Not that this bothers me from an ideological position. It'll be a snowy day in Orkland the day I vote for the National Party. However, a strong opposition is a significant check on stupid government and there will be a lot to be stupid about in the next 12 months.

Something's got to change. Perhaps a leadership challenge would be good for the Nats, get those alpha males beating their chests and proclaiming why they should be pack leader. Don Brash would gain mana for having some scars on his face, distilling his aversion of PC-ness into testosterone. Good way to pull the chicks too.

Tuesday, January 17, 2006

Who wants to be GG?

Today's Herald column by Colin James features a thought experiment for choosing the next Governor General. Here's another alternative:

This week on GG Idol, our contestants contend with conflict at an anything-goes Waitangi Day celebration, a live performance of Kawana Chameleon proves a tongue-twister for some, and which hopeful gets an earful from the judges for driving under the speed limit? Tune in tonight as another promising head of state drops out of the running on Governor-General Idol!

Friday, January 13, 2006

How Kiwi Are You?

The second most popular question I get asked is "Are you (insert random nationality)?" Complete strangers have accused me of being, in no particular order, American, French, Italian, Maori, Australian, Irish, Brit, Portuegese, Inuit, "South American", Hispanic and sometimes, not often, Chinese. It's true. I could come from anywhere, but I was born a Kiwi.

The truth of my ethnicity beyond being Kiwi is a bit of a mystery. Geneology was never a strong point in my family. In fact it was quite the opposite. I gather my great-great-grandfather on Dad's side was Leon Baptiste de Cleene. Leon's birth name was something Dutch and unprounceable and he changed it on emigrating to NZ. A clean start. Dad's Mum seemed very Scottish. The only thing I know of my mother's side of the family is that Colin Meads is my great uncle. So as far as filling in ethnicity forms goes, thank Dagg for the Kiwi column because I truthfully couldn't answer anything else.

Perhaps a DNA test could clear it up. Extract the three or four protein segments that proves beyond a doubt that I am 1/64th Mongoloid or 7/256th Navajo. If I'm really lucky I might find some ancestor was once raped by Rangi so I can claim my share of the tobacco, umbrellas, pencils and sealing wax that Wakefield bought Wellington with.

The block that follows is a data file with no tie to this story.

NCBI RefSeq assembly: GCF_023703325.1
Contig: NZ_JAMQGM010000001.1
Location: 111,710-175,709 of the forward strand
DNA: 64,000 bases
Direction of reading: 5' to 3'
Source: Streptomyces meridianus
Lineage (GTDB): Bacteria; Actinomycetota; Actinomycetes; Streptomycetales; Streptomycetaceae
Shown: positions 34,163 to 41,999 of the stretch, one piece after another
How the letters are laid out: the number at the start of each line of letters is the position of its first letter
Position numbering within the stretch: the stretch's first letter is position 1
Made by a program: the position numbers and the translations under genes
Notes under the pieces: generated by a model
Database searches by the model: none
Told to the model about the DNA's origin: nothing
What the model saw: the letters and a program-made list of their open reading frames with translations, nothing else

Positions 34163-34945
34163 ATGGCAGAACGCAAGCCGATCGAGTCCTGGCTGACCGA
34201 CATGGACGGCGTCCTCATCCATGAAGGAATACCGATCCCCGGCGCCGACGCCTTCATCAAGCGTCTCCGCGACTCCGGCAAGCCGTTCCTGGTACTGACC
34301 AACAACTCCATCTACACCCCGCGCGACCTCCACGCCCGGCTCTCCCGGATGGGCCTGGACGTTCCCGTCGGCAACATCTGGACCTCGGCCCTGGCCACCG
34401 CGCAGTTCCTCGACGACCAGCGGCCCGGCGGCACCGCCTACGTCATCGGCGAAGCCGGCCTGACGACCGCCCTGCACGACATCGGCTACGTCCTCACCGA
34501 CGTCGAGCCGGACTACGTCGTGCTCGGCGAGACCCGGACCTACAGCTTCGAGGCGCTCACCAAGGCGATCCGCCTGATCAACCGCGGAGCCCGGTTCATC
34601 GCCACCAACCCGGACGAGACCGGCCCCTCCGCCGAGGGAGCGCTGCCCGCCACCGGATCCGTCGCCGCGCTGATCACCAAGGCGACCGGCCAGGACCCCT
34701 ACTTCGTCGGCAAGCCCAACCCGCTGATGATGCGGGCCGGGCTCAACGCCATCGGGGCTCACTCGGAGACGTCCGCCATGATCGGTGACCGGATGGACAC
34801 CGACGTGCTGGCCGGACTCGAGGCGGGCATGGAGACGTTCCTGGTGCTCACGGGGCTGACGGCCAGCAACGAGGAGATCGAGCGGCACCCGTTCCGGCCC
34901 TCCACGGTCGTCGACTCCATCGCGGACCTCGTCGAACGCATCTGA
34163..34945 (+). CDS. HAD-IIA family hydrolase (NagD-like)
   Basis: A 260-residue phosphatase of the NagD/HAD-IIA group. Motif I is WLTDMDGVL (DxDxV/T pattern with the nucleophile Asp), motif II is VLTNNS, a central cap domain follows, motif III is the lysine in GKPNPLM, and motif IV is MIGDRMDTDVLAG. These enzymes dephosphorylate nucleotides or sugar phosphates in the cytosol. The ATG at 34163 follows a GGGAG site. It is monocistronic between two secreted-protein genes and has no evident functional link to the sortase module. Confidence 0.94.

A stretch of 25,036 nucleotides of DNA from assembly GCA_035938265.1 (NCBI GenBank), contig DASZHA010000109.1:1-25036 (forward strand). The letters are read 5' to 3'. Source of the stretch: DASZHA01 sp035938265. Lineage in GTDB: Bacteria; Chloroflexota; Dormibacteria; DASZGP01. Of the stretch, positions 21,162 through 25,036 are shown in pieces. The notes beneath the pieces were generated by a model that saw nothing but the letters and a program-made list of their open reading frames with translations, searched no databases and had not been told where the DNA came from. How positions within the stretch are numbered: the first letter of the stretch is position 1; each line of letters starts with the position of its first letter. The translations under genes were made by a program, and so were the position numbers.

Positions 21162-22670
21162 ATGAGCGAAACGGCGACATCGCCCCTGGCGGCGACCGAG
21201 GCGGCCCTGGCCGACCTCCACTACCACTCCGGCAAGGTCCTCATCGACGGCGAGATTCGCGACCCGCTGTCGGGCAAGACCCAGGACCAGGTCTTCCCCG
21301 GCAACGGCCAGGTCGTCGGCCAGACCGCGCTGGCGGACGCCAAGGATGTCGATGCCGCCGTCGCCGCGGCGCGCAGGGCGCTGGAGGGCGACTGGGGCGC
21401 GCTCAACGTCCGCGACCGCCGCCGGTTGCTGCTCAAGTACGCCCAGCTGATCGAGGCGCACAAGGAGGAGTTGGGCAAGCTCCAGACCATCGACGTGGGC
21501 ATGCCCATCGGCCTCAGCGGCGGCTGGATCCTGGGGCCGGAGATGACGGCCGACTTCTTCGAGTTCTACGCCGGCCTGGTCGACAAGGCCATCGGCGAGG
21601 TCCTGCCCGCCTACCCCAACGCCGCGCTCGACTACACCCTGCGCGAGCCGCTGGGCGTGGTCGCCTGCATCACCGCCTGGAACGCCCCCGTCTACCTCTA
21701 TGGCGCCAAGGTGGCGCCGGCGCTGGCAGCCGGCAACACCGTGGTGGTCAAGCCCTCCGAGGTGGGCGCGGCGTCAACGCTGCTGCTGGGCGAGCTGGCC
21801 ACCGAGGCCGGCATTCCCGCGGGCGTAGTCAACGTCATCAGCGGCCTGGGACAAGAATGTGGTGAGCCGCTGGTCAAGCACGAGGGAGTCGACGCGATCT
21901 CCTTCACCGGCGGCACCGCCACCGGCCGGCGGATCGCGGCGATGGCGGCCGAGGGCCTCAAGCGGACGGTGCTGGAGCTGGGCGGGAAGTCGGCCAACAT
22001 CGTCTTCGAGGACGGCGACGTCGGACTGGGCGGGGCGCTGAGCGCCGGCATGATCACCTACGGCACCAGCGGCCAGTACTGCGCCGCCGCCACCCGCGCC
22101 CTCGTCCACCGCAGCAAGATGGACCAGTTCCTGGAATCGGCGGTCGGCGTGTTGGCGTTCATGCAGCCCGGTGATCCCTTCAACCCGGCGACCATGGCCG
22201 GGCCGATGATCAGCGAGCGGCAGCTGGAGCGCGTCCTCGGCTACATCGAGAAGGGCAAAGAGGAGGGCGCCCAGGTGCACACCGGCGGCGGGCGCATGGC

The early travels of colonial settlers refer to the Maori as New Zealanders. For taxonomic purposes, a New Zealander was brown. The term pakeha was used by the Maori to describe a settler who went native. A pakeha typically married the chief's daughter, fought alongside them and settled into the tribe vibe. Common usage has since turned these definitions on their heads. Tze Ming Mok has an interesting take on this, mooting that the term Kiwi is used interchangeably with pakeha and white, in much the same way as "news" is used interchangeably with "press release" and "advertorial."

Can't blame him really. The Nats' twisted use of my Kiwi/Iwi pun into a segregational tool didn't help (What was the Hikoi about? Fucking laughs?). For me, a Kiwi is someone who is born here, not just some honky. A loose interpretation could even apply to people who have spent over half their life here (the halflife rule). But that's just my opinion. If others perceive the Kiwi label as a white ass cracker facade, then bully for them.

Perhaps we should apply a Kiwi citizenship test:

  1. Are you Australian? Y/N (If Y selected, please stop here)
  2. Are you sure? Y/N
  3. The All Blacks are the best rugby team in the world T/F
  4. What is a JAFA?
  5. Please explain the following terms: kai, tangi, whanau
  6. How many times has Rachel Hunter been married?
  7. What is a tinnie house?
  8. Who was Bruno Lawrence?
  9. Perform a haka
  10. What is L&P?
  11. Which country invented the pavlova?
  12. Te Rauparaha is the Maori Queen T/F
  13. Perform the Time Warp dance
  14. Complete the following phrases: Mongrel ___, Black ____, Satan's _____.
  15. How many times a day do you say "sorry"?
  16. The Bone People is a porn movie T/F
  17. What colours are featured on the Canterbury Rugby Union jersey?
  18. Recite a song from one of the following: Exponents, Che Fu, Dave Dobbyn, Shihad, Scribe
  19. What is the Te Ware Whare?
  20. What was the name of the dog from Footrot Flats?
There's a couple of tricky ones in there, but I think a score of 75 percent is a reasonable score. Any suggestions on a Kiwi test?

Monday, January 09, 2006

Fractal flag

The flag debate continues, courtesy of Steve Godfrey of Halswell. He has planted a maize maze with an alternative flag design featuring a 150m silver fern. This is not just some gimmick. Every person who visits the maze will be polled on what, if any, the new flag should look like. Nice one Godfrey!

The old man and the LSD

Does the name Albert Hofman mean anything to you? If not, have a read of this interview marking his 100th birthday. Tim Leary was only the marketing guy for acid, the Ray Kroc of enlightenment. Mr Hofman was the one who asked the right question in the first place and found a spiritual experience more powerful than a hundred masses, Flanagan.

I hope that when I'm dying of lung cancer, someone will do me the same favour Aldous Huxley got from his wife.

Sunday, January 08, 2006

Newscorp flamed

The UK Independent tells how the vanguard of consumercitizens, ie bloggers, tore six shades of shit out of Newscorp. Rupert Murdoch's bastard progeny, which recently purchased the file-sharing site MySpace, was responsible for censoring posts and blocking access to rival sites of MySpace users. Companies and corporations be warned; the free market swings both ways.